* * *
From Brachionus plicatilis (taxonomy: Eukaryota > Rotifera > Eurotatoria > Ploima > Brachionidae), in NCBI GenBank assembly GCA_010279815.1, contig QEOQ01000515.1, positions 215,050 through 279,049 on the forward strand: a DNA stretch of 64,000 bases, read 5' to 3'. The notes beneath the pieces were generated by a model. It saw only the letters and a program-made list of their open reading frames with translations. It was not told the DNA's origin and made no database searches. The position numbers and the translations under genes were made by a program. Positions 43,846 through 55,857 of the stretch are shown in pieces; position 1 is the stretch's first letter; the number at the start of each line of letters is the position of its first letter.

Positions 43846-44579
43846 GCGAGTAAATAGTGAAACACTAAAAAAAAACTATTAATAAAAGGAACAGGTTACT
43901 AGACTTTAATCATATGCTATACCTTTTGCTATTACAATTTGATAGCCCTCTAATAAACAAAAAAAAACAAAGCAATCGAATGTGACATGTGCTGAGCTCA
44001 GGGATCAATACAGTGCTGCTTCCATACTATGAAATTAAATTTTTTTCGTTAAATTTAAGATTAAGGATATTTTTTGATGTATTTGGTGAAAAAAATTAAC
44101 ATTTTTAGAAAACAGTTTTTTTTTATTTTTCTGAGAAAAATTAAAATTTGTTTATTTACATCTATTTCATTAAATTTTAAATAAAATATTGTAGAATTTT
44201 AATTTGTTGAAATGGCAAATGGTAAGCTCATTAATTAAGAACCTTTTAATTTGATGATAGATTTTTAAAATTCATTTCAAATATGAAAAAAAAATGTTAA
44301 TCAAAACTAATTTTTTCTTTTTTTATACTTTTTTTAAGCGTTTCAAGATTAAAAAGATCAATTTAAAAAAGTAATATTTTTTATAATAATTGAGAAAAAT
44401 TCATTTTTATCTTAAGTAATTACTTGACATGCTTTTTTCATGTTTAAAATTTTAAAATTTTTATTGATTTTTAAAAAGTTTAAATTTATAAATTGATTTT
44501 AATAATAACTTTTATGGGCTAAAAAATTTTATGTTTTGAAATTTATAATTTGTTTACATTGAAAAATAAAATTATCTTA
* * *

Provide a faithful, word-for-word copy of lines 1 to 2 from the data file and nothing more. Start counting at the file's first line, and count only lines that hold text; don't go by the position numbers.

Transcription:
From Brachionus plicatilis (taxonomy: Eukaryota > Rotifera > Eurotatoria > Ploima > Brachionidae), in NCBI GenBank assembly GCA_010279815.1, contig QEOQ01000515.1, positions 215,050 through 279,049 on the forward strand: a DNA stretch of 64,000 bases, read 5' to 3'. The notes beneath the pieces were generated by a model. It saw only the letters and a program-made list of their open reading frames with translations. It was not told the DNA's origin and made no database searches. The position numbers and the translations under genes were made by a program. Positions 43,846 through 55,857 of the stretch are shown in pieces; position 1 is the stretch's first letter; the number at the start of each line of letters is the position of its first letter.

Positions 43846-44579